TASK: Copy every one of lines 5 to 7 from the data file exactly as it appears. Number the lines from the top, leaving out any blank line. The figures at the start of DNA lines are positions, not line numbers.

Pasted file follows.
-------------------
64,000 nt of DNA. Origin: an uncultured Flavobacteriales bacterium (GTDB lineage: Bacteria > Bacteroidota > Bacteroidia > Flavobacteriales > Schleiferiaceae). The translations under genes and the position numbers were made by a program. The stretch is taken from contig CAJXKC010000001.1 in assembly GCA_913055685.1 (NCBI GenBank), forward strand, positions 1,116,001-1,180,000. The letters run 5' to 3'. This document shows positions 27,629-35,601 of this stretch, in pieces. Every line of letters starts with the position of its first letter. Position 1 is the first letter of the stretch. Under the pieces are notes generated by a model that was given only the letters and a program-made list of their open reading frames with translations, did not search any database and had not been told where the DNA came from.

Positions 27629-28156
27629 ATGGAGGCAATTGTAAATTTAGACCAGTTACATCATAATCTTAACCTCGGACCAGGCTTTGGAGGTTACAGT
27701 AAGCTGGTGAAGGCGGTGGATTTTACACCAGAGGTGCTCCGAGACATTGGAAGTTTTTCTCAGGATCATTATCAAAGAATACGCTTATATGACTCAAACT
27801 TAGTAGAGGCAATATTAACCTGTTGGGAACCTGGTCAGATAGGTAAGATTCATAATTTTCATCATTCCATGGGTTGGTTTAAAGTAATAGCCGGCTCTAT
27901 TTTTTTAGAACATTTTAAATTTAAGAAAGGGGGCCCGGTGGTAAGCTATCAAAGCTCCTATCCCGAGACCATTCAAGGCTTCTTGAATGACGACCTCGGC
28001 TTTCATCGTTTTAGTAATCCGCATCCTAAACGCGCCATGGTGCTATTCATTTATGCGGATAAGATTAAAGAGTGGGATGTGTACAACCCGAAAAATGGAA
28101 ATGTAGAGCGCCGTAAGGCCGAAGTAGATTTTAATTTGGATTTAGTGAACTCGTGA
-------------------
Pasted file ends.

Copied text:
27801 TAGTAGAGGCAATATTAACCTGTTGGGAACCTGGTCAGATAGGTAAGATTCATAATTTTCATCATTCCATGGGTTGGTTTAAAGTAATAGCCGGCTCTAT
27901 TTTTTTAGAACATTTTAAATTTAAGAAAGGGGGCCCGGTGGTAAGCTATCAAAGCTCCTATCCCGAGACCATTCAAGGCTTCTTGAATGACGACCTCGGC
28001 TTTCATCGTTTTAGTAATCCGCATCCTAAACGCGCCATGGTGCTATTCATTTATGCGGATAAGATTAAAGAGTGGGATGTGTACAACCCGAAAAATGGAA